Although the 2011 cohort of 17 was made up only of graduate students in business, past years’ groups have included management undergraduates and students from Purdue’s College of Engineering. The program also is open to MBA students from GISMA Business School. One GISMA representative this year was Sriram Vasu, a native of India.
“We’ve been lucky to occasionally have a student from India who is not only interested in the rigors of the program, but also in serving in the role of cultural ambassador to the rest of the group,” Pilotte says. “There are things that I or a travel book may suggest they try or avoid, but that kind of advice is given more credibility when it comes from a student peer like Sriram.”
On many projects, team members’ different skills sets and educational backgrounds find unexpected synergies. In this year’s cohort, Akihiro Yamada, an engineer by trade working on his MBA, and Ben Marshall, an MSHRM student who comes from a human resources background, worked together on a TVS employee learning and development project that examined HR competencies among engineers.
“It was fascinating to watch how a classically trained engineer from Japan approached the project, how someone in human resources from the United States approached it, and their team dynamics of give and take to prepare a proposal,” Pilotte says.
Students' daily project work at TVS was balanced with opportunities to learn more about Indian history and culture, including visits to the Taj Mahal and the City Palace in Mysore.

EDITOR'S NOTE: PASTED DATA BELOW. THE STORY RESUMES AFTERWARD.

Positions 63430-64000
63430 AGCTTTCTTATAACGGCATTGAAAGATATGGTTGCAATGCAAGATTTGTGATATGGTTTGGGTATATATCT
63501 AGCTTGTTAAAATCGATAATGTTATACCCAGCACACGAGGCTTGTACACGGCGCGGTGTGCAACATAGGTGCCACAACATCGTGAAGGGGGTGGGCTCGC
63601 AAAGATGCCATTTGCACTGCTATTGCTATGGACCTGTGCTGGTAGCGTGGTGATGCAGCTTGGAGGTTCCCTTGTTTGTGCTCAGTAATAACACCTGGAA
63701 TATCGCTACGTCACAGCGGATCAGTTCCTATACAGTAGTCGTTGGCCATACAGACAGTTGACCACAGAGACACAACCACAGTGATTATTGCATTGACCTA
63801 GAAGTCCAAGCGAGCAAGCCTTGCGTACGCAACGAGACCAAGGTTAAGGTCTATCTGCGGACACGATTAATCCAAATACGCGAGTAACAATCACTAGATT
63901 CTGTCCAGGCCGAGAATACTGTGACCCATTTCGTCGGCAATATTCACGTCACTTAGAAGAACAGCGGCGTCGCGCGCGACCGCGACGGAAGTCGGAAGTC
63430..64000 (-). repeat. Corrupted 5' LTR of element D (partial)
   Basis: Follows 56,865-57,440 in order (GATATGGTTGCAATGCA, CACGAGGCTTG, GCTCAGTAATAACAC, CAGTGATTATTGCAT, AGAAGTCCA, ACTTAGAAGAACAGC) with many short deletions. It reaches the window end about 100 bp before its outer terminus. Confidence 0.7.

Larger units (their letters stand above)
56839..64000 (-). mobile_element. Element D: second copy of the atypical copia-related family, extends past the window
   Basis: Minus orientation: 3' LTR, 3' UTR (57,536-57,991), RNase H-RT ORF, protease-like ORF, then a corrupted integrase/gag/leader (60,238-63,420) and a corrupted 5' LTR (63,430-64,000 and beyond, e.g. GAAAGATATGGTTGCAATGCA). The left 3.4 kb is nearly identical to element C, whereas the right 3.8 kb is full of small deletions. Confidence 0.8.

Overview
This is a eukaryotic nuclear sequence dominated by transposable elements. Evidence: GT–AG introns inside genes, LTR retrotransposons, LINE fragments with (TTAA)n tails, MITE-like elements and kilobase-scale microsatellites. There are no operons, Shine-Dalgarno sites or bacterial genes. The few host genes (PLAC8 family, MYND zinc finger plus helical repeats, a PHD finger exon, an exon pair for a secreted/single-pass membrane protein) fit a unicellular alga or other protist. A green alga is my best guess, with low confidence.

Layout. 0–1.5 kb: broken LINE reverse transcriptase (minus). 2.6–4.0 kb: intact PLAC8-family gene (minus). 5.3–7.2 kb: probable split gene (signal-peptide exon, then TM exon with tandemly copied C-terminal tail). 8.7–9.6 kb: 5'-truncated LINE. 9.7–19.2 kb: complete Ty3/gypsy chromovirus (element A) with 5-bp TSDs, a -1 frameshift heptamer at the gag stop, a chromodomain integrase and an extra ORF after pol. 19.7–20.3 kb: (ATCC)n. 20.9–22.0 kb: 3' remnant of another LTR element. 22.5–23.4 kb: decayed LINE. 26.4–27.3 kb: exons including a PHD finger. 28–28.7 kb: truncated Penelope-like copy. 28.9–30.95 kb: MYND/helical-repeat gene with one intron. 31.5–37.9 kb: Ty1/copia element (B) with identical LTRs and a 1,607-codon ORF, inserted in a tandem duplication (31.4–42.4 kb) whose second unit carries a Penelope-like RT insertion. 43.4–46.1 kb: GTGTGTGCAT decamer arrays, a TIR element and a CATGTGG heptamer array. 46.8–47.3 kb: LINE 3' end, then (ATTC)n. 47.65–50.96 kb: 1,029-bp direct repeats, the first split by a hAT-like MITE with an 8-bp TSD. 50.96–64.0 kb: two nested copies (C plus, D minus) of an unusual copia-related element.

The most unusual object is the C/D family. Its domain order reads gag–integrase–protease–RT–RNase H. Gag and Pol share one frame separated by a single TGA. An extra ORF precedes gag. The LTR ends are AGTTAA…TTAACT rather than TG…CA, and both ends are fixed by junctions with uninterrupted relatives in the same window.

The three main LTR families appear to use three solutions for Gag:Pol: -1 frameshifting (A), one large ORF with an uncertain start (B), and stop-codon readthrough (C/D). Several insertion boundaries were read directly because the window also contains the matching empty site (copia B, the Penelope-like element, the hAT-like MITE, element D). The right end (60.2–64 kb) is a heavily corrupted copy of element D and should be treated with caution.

On another project, Jennifer Tvedt and Hengqulu Ye teamed up to examine how U.S. trends in teen marketing could be adapted for the Scooty brand, a TVS two-wheeler designed specifically for women that has become the leading seller in its segment.
“I liked having the opportunity to interview females and visit dealerships around Bangalore,” says Tvedt, a second-year MBA student. “Not only was the information important for our project, it also allowed us to learn more about Indian culture and understand some of the major differences between the opportunities young women have in the U.S. and in India.”
Other projects this year included the development of a model for simulating and forecasting outbound distribution; an analysis of spare parts profitability; and a plan to leverage information technology to improve retail sales effectiveness. As in past years, TVS mentors played a key role on each team, as students wrapped up their projects with a formal presentation to executive management during the final week.
“We had more support and encouragement than we could have possibly hoped for,” says Austin Owens (MBA ‘12). “Our mentor and the TVS office staff were available on a daily basis to meet with us and guide our progress. We got firsthand exposure to a real business project and were able to make an immediate impact.”